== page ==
Oh Baltimore, you funny little big city. With your pissing contest over a three letter word and painting yourself purple and dead fish. Wait, dead fish? Yep. Dead fish. Ew. Well, I guess that's one to remind me of home.
Being sick and all, I've spent an inordinate amount of time on my couch the past few days. The closest books within reach of said couch are Mandarin language instruction books and depressing Russian books (random history and Solzhenitsyn-- One Day in the Life of Ivan Denisovich and The Gulag Archipelago). (I've mentioned before that I met a guy once who actually claimed Solzhenitsyn was his favorite author. That still cracks me up. I mean, come on. Could you try to make it a little less obvious that you're a pretentious pompous ass overeager to be perceived as a politically aware intellectual?). Anyway, nothing light and non-challenging for my poor addled brain, so I watched far more television than I'm used to. Which? Really adds to the feeling of unreality brought on by high quality decongestants and a few days off from work. But now I'm back to work and still trying to shake this annoyingly persistent bug. Damn reality. And my poor cube neighbors that get to hear me hacking away.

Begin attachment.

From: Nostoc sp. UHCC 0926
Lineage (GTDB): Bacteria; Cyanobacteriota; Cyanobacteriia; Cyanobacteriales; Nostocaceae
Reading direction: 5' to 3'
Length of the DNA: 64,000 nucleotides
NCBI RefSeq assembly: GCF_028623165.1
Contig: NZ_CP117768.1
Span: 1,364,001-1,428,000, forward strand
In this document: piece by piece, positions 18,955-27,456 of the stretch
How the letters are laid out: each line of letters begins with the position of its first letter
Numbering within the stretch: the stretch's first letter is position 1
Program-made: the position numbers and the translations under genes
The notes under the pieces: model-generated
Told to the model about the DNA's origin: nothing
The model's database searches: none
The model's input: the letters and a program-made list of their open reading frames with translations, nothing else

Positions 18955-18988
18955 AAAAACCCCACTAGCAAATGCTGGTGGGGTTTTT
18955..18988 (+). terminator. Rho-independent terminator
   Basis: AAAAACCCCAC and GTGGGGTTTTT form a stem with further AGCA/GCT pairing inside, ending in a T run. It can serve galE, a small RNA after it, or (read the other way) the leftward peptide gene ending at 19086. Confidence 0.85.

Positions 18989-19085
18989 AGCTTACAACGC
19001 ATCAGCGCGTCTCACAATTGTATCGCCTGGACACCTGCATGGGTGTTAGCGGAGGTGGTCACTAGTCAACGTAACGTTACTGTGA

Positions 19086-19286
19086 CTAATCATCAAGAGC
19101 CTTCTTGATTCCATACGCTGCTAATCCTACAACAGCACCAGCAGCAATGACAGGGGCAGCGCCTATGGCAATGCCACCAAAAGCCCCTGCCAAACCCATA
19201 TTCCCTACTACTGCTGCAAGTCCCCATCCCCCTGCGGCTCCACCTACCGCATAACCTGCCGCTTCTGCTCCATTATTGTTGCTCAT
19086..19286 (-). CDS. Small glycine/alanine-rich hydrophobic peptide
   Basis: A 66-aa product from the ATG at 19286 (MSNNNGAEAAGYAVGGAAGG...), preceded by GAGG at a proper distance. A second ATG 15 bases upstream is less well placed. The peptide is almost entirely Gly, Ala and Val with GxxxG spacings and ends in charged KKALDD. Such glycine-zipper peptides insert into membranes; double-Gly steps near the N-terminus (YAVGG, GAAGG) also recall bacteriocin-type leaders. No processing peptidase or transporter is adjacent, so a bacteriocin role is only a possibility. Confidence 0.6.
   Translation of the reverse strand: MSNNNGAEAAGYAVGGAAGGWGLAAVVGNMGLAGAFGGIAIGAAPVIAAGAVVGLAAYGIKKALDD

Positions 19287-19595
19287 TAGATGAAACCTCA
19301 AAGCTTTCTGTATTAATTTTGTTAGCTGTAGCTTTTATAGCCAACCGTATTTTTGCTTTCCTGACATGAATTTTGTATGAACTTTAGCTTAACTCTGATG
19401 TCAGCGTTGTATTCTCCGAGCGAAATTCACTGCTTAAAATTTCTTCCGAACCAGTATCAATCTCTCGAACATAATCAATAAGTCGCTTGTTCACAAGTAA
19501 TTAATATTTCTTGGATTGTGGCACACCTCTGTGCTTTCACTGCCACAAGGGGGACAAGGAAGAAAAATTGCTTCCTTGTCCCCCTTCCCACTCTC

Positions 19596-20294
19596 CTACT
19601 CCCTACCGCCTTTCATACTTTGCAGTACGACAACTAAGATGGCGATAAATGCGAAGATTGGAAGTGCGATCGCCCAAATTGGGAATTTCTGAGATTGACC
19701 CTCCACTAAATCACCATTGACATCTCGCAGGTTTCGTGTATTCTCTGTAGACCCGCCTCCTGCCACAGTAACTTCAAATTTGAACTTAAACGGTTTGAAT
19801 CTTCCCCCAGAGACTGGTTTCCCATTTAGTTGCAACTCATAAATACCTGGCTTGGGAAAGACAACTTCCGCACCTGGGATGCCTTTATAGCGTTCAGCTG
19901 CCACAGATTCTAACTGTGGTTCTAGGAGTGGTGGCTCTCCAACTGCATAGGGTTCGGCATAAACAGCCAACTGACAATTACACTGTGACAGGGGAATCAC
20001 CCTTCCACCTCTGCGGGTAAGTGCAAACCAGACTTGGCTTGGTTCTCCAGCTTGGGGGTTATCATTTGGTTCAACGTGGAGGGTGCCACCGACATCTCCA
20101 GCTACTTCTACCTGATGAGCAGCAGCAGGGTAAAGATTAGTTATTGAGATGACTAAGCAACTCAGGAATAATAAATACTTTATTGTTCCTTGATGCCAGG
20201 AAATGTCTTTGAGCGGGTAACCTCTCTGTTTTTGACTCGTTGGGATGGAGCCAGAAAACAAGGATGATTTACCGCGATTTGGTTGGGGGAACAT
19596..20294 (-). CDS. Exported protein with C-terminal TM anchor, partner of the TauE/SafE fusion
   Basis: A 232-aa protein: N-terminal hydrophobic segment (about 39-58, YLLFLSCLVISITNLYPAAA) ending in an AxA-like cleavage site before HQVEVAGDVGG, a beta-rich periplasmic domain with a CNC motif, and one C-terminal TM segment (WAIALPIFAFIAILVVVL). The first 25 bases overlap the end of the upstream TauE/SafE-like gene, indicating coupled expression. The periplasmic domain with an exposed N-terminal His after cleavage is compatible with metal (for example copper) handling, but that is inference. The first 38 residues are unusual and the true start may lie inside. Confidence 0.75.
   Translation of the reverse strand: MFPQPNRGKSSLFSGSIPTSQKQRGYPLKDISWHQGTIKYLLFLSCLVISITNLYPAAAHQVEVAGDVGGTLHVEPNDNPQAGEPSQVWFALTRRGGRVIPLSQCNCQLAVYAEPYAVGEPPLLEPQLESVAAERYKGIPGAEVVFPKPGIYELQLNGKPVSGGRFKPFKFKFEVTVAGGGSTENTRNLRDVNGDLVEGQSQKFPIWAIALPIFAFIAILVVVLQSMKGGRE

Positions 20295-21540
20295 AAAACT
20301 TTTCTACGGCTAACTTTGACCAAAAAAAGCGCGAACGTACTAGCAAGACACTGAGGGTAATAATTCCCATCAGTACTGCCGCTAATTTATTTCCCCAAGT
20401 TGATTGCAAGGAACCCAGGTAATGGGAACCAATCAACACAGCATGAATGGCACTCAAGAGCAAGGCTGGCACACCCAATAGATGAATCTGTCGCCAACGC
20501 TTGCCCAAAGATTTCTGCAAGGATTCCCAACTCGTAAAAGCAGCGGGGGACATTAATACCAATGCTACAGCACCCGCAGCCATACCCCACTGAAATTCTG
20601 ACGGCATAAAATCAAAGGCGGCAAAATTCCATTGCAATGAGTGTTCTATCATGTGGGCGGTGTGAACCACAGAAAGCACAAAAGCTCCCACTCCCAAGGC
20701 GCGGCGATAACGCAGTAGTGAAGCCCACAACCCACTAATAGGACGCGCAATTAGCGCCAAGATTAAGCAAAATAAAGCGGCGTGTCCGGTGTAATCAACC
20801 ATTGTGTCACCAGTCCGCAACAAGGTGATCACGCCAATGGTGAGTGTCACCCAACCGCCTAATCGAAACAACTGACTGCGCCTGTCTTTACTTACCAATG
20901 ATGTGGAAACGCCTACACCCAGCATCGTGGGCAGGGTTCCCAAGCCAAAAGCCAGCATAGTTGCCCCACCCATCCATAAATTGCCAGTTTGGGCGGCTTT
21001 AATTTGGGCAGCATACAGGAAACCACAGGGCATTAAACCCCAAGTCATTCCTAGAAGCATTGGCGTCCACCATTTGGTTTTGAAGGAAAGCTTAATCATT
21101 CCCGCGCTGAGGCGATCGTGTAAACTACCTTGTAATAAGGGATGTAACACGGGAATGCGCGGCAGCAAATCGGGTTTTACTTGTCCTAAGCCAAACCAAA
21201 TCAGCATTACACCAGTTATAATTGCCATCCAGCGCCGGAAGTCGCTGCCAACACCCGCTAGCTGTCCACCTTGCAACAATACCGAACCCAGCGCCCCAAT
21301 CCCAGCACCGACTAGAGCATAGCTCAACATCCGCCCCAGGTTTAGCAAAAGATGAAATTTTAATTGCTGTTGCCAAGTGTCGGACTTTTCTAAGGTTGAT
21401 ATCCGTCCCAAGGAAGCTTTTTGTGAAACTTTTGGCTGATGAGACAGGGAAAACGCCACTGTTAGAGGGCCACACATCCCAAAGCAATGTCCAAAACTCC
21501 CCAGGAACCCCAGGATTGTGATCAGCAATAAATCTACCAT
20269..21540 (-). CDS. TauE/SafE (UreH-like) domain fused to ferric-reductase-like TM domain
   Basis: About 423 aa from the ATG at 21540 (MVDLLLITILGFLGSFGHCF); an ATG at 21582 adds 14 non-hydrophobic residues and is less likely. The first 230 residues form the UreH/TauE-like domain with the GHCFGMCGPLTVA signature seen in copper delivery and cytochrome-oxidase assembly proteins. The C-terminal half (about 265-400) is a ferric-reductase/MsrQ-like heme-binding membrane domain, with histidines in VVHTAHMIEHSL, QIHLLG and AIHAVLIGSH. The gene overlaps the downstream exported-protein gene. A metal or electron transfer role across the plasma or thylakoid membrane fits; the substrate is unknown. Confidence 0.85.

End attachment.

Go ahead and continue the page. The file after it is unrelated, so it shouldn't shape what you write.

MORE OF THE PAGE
Speaking of work, I had one of those days yesterday. It was a matryoshka doll of badness kind of day. That would be the opposite of the Mary Tyler Moore Moment day (which inspired the MTMM tag on this a-here blog)-- you know, the times you're just so freaking chipper that you want to throw your hat in the air while a disembodied voice from above intones that you're going to make it after all. Yesterday: not one of those days. Just one bad thing inside another, like evil nesting dolls. I actually originally coined the term to describe a situation at work where there were so many nuances and layers of wrongness that contributed to a bad situation, so I think I'm entitled to strain that metaphor to the breaking point. Thankfully, things are looking a little better. For the time being.
If only I could stop coughing. Consumptive authoresses/ heroines are so 19th century.